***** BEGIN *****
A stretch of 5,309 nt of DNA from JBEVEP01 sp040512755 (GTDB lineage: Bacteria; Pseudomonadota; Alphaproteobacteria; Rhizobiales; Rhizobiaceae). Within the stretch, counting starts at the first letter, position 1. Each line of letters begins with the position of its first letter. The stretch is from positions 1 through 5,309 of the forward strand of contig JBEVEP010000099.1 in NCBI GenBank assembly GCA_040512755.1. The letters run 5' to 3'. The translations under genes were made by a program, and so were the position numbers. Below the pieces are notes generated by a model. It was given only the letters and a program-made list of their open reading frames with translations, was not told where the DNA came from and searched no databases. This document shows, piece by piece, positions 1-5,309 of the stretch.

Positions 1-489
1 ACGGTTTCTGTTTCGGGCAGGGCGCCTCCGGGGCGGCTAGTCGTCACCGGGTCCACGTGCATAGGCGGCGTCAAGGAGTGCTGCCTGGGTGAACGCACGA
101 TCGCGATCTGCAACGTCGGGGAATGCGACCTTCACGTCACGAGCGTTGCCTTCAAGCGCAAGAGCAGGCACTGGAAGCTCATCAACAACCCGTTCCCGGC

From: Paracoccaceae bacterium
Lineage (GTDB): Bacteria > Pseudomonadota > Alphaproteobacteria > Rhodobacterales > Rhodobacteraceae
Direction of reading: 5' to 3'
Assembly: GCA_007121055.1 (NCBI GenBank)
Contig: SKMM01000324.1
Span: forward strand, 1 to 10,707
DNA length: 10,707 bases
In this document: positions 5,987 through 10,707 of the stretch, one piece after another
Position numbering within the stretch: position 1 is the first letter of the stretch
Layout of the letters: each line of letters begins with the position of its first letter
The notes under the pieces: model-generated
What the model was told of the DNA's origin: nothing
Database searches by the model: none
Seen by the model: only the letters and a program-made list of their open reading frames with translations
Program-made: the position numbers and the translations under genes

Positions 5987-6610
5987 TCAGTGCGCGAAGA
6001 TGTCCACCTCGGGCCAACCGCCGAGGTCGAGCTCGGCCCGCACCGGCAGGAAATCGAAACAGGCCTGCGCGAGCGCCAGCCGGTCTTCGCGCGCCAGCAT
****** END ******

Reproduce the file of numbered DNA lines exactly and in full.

A stretch of 5,309 nt of DNA from JBEVEP01 sp040512755 (GTDB lineage: Bacteria; Pseudomonadota; Alphaproteobacteria; Rhizobiales; Rhizobiaceae). Within the stretch, counting starts at the first letter, position 1. Each line of letters begins with the position of its first letter. The stretch is from positions 1 through 5,309 of the forward strand of contig JBEVEP010000099.1 in NCBI GenBank assembly GCA_040512755.1. The letters run 5' to 3'. The translations under genes were made by a program, and so were the position numbers. Below the pieces are notes generated by a model. It was given only the letters and a program-made list of their open reading frames with translations, was not told where the DNA came from and searched no databases. This document shows, piece by piece, positions 1-5,309 of the stretch.

Positions 1-489
1 ACGGTTTCTGTTTCGGGCAGGGCGCCTCCGGGGCGGCTAGTCGTCACCGGGTCCACGTGCATAGGCGGCGTCAAGGAGTGCTGCCTGGGTGAACGCACGA
101 TCGCGATCTGCAACGTCGGGGAATGCGACCTTCACGTCACGAGCGTTGCCTTCAAGCGCAAGAGCAGGCACTGGAAGCTCATCAACAACCCGTTCCCGGC

From: Paracoccaceae bacterium
Lineage (GTDB): Bacteria > Pseudomonadota > Alphaproteobacteria > Rhodobacterales > Rhodobacteraceae
Direction of reading: 5' to 3'
Assembly: GCA_007121055.1 (NCBI GenBank)
Contig: SKMM01000324.1
Span: forward strand, 1 to 10,707
DNA length: 10,707 bases
In this document: positions 5,987 through 10,707 of the stretch, one piece after another
Position numbering within the stretch: position 1 is the first letter of the stretch
Layout of the letters: each line of letters begins with the position of its first letter
The notes under the pieces: model-generated
What the model was told of the DNA's origin: nothing
Database searches by the model: none
Seen by the model: only the letters and a program-made list of their open reading frames with translations
Program-made: the position numbers and the translations under genes

Positions 5987-6610
5987 TCAGTGCGCGAAGA
6001 TGTCCACCTCGGGCCAACCGCCGAGGTCGAGCTCGGCCCGCACCGGCAGGAAATCGAAACAGGCCTGCGCGAGCGCCAGCCGGTCTTCGCGCGCCAGCAT